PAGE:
these days. Everything Courtly Check, which is our most popular pattern, and the iconic silhouettes of our ceramic teapots and tuffets [small ottomans]. Our uniquely shaped garden furniture also falls into that category. Q. Which interior design styles do MacKenzie-Childs products best complement? A. We really leave that up to our customers. I think

the beauty of MacKenzie-Childs is that it has no boundaries. It’s great paired with antiques, but it also looks great in contemporary environments. It’s



f Lewis Carroll’s Alice were to choose a line of furnish-

favorites. For instance, our Courtly Check Enamelware Tea Kettles are in kitchens all over the world. We have a collection of wrought-iron pieces inspired by an elderly neighbor, Mrs. Powers. We also have named a bell, a garden gate and many other designs in her honor. They were instantly very popular. Our Underpinnings Upholstered Furniture has really taken off.

The Parchment Check line from MacKenzie-Childs includes a paper towel holder, $70; and four sizes of everyday bowls, ranging from $44 to $72. The Aurora line includes a two-quart teakettle, $110, and a utensil holder, $65.



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it with other things — it always plays nicely with others. Q. Can you tell us a little about the furniture line? A. Furniture has always been part of our

home story. One of our very first offerings was the Freckle Fish Chair, and we’ve been doing armoires for studies, bedrooms and kitchens for 25 years or more. For me, furniture is the grounding element that sets the stage for all our other products; it’s the foundation for the story we tell from season to season. It has really gained in popularity with the addition of upholstery and our all-weather garden furniture. Q. What kind of new products are on the drawing board? A. The sky’s the limit. This year we’re

introducing some exciting new collections such as a line of totes and jewelry, children’s furniture — which is a really amazing collection — and a few other great surprises. A Courtly Check hot air balloon has crossed my mind, but there’s the FAA to deal with. Just kidding.

MacKenzie-Childs Creative Director Rebecca Proctor ORLANDO-LIFE.COM

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MacKenzie-Childs’ new line of steel-enforced, dishwasher-safe Aurora Enamelware: pitcher, $72; serving bowl, $55; charger, $45; dinner plate, $38; salad/dessert plate, $36; mug, $36; and breakfast bowl, $36. The Aurora line will be available later this month at Neiman Marcus, The Mall at Millenia.



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sandy shugart



by Randy Noles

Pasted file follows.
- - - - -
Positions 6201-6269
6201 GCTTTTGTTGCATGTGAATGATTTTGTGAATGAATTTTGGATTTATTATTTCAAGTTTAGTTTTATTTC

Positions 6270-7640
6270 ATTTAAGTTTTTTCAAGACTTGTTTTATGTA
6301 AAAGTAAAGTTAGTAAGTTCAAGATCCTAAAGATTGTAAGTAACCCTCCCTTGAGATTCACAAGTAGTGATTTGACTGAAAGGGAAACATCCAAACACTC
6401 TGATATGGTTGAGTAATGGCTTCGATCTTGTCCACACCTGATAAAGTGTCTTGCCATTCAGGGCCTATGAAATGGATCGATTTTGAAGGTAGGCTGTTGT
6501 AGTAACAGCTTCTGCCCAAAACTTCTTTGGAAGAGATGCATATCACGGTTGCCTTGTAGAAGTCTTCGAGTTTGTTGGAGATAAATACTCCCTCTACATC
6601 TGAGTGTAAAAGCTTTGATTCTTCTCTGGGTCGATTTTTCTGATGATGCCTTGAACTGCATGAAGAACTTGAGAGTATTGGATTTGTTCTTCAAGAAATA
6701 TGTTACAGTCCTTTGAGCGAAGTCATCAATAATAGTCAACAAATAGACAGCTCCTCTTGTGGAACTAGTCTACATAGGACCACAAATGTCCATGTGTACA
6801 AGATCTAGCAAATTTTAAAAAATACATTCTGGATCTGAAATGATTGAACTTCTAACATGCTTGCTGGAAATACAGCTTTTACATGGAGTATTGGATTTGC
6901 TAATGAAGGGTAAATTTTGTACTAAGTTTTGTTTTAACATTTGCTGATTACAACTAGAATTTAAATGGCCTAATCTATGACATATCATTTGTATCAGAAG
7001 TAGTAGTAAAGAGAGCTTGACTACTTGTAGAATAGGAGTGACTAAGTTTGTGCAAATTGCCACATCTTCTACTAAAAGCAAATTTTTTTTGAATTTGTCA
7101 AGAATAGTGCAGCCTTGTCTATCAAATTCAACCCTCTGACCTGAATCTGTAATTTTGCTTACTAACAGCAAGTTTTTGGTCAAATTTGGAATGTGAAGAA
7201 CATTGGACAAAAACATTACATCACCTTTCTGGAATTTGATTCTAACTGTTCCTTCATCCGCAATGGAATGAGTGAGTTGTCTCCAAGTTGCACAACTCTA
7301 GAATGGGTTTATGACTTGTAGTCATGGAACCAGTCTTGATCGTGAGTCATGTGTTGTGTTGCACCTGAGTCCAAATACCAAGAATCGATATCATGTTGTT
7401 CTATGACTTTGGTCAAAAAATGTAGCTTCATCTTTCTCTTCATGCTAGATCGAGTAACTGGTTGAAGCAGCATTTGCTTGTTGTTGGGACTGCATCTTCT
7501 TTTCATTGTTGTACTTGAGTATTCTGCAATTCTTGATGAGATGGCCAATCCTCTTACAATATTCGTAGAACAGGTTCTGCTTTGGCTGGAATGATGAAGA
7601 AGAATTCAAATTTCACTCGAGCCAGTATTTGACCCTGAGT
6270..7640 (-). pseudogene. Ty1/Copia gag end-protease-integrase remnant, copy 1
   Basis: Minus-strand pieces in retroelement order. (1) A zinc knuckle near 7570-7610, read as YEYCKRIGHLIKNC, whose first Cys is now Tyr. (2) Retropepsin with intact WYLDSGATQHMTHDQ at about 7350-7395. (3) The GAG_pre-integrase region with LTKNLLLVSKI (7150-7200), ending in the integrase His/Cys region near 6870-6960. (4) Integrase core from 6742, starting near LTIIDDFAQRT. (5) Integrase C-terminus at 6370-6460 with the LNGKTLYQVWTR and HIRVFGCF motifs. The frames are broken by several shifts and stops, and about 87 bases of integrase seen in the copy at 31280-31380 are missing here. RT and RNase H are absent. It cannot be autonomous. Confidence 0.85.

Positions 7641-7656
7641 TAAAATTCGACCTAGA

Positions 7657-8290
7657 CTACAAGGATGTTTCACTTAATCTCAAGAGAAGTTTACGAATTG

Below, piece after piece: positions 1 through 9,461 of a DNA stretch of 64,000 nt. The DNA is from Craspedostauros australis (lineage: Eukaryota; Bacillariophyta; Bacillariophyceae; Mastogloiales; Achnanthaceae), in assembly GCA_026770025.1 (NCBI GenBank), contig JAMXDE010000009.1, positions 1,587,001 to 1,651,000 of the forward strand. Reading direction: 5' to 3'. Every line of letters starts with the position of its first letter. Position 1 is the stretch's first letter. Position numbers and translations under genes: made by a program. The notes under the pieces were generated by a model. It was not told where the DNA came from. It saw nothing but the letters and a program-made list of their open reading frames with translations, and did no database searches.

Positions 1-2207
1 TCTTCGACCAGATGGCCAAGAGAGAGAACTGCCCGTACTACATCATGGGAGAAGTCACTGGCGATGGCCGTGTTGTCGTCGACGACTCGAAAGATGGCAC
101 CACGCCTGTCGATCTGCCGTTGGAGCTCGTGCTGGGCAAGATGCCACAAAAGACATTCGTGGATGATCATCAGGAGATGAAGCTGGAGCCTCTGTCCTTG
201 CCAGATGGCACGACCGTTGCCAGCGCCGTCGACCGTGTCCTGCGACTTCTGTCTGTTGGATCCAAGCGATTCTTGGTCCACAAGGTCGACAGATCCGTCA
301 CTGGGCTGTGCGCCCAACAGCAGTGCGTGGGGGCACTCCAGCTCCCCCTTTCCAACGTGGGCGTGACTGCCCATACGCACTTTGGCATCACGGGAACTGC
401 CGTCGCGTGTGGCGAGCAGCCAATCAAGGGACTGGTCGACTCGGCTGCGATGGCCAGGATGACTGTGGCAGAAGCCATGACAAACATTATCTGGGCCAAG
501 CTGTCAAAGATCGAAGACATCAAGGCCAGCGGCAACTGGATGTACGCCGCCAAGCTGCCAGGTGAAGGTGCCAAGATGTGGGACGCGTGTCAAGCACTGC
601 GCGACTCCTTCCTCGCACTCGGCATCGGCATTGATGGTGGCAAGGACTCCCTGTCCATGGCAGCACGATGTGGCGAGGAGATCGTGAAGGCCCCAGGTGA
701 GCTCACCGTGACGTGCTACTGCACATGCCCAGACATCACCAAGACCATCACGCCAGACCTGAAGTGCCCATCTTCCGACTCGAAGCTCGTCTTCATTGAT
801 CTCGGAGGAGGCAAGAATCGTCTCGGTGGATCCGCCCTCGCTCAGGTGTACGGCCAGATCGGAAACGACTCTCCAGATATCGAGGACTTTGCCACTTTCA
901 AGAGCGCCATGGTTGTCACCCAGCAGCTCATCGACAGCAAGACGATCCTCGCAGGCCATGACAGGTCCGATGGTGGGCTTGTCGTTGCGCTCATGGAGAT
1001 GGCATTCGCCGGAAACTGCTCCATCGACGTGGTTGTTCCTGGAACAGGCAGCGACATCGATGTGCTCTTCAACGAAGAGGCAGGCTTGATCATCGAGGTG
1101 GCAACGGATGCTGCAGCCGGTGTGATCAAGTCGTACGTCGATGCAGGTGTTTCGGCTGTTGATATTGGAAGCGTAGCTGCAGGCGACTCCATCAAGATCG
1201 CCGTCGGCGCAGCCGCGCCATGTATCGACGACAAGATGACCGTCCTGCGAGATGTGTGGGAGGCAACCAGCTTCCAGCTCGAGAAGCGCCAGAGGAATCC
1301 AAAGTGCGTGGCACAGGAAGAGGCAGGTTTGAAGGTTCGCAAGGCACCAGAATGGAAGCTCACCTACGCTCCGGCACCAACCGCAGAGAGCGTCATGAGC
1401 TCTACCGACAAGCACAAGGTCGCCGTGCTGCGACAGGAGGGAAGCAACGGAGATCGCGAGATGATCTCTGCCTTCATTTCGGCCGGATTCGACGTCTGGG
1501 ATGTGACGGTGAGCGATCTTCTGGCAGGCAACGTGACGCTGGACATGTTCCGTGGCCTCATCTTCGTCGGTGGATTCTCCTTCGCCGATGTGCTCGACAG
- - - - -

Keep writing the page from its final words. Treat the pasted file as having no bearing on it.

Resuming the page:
oody Guthrie hopped freight trains, played

for tips on small-town street corners and wandered through migrant camps, where he entertained fellow Okies headed west. Since the Dust Bowl Troubadour’s heyday, however, most of the folksingers who followed in his footsteps have been an educated, even elite bunch, keeping the iconic minstrel’s legacy alive without emulating his rough-and-tumble lifestyle. Pete Seeger, born in Manhattan, was the son of classically trained musicians. Ramblin’ Jack Elliott was born Elliot Charles Adnopoz, the son of a Brooklyn surgeon. And Bob Dylan, originally Robert Zimmerman, was a would-be rocker from a solidly middle-class family in Hibbing, Minn. Sandy Shugart is perhaps a more unlikely folksinger than any of them. Shugart, 55, is president of Valencia College, one of the largest and most highly regarded community colleges in the nation. He is also one of Central Florida’s most influential movers and shakers. Shugart is no casual hobbyist who picks and sings for his own amusement. He is every bit as serious about his music as he is about his other careers as a college president, a nationally known speaker, an acclaimed author, an insightful poet and an acknowledged guru on topics related to leadership. “I don’t separate those aspects of my life,” says Shugart, a charismatic figure with salt-and-pepper hair and piercing blue eyes. “I wouldn’t know how to do that. As a teenager I learned a Robert Frost poem called ‘Two Tramps at Mud Time,’ and it became a big theme in my life.” The poem, which Shugart readily recites, reads in part: But yield who will to their separation/my object in living is to unite/my avocation and my vocation/as my two eyes make one in sight. Shugart’s music is folk music in that the instrumentation is acoustic and the lyrics tell stories. But it isn’t in the mold of the rabble-rousing anthems of Seeger, the angry screeds of Dylan or the faux-Guthrie stylings of Elliott. 84